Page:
It’s all too good to be true for a reason, though. Lelaina is thrilled that she might’ve found her path, but then Michael turns her documentary into a Real World type of show, horrifying her. She refuses to sell out, even if she has nothing else, and turns Michael away.
In the end, everything washes away as the story focuses on the frustrating romance between Lelaina and Troy. It’s the type of abusive relationship that will surely crash and burn, but we’re meant to root for it. Troy is a bit of a madman, and though their affection for each other is hinted at, he’s kind of a monster. When they sleep together, Troy ducks out early in the morning and then ignores her that night at his band’s performance. When Michael shows up, Troy puffs out his chest and finally acknowledges Lelaina, singing a song meant to irritate her.
Anyways, Lelaina chooses Troy in the end because Michael is too stuffy and representative of the old guard. He’s corporate, and Troy is punk rock.
It’s fine, I suppose. The movie celebrates the characters’ refusal to sell out, but it implies there’s no compromise. Lelaina doesn’t need to sell her documentary to MTV, but she doesn’t have to turn her back on it either. It’s a great opportunity, and there’s some kind of compromise. Maybe her eagerness to turn it down is romantic, but she’s also broke and resorted to stealing hundreds of dollars from her dad. The movie ends with a final joke in which her dad calls her and asks about the money, like the theft is funny.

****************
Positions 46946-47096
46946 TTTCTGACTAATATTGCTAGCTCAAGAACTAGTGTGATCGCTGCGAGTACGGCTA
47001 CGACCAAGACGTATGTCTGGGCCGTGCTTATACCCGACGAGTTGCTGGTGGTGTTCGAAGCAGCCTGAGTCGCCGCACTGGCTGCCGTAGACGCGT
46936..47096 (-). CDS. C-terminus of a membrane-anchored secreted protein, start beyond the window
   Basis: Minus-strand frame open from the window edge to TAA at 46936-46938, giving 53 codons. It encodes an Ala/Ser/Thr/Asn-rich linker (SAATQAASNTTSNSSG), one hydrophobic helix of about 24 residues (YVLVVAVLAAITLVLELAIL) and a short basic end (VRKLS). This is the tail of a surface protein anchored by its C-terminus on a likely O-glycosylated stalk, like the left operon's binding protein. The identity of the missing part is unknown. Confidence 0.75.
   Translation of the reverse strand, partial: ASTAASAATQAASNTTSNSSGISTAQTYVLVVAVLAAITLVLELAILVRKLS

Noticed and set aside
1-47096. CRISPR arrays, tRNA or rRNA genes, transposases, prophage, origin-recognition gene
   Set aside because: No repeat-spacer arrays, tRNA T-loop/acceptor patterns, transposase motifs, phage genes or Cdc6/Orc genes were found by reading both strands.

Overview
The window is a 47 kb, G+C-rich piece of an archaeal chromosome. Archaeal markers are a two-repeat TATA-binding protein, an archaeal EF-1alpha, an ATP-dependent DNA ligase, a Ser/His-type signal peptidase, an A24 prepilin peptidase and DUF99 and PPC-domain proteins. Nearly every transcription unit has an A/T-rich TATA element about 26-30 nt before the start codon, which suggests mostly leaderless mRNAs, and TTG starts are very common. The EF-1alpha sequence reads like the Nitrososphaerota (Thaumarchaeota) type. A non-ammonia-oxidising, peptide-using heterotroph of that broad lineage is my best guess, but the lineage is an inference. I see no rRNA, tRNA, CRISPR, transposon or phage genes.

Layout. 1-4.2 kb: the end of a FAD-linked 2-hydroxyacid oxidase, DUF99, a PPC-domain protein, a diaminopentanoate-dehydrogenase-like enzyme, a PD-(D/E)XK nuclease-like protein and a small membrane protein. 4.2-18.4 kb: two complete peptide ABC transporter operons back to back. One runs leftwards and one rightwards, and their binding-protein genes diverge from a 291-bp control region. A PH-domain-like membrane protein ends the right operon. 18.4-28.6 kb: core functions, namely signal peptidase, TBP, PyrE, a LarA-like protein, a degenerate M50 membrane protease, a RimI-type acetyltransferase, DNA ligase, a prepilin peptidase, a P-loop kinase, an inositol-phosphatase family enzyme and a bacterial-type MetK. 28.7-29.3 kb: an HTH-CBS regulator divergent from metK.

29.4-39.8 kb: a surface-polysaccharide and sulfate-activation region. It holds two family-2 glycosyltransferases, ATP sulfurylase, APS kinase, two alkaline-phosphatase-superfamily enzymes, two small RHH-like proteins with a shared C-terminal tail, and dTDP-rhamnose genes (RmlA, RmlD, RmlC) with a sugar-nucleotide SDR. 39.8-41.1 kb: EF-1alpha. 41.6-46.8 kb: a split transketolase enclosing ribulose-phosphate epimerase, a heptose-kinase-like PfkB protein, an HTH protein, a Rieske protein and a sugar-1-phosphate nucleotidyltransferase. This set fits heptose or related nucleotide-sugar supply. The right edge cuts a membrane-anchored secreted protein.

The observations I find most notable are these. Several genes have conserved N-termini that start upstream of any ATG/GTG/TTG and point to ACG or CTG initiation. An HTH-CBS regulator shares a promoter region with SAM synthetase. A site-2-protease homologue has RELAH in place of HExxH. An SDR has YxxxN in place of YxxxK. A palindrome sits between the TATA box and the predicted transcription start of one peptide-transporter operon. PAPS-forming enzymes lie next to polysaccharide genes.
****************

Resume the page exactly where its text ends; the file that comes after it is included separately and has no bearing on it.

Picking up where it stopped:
I’m an old man, I suppose. I’m not much older than these characters are meant to be, but I find so much of their behavior frustrating. They stand for something, but they don’t even know what. These are characters whose philosophy is oddly captivating, but their behavior is anything but.
I absolutely love Slacker and Before Sunrise and even SubUrbia, another Linklater movie which focuses on aimless youth. His films respect his characters but are able to pinpoint their flaws without drawing too much attention to them, and his lack of judgment about the characters makes me appreciate them that much more.
Reality Bites just tries to say too much about a generation of people about which it really has nothing to say. The characters in this movie wouldn’t be caught dead watching an episode of Friends and yet their story boils down to Ross and Rachel.
Up Next: River’s Edge (1986), The Rain People (1969), Seven Days in May (1964)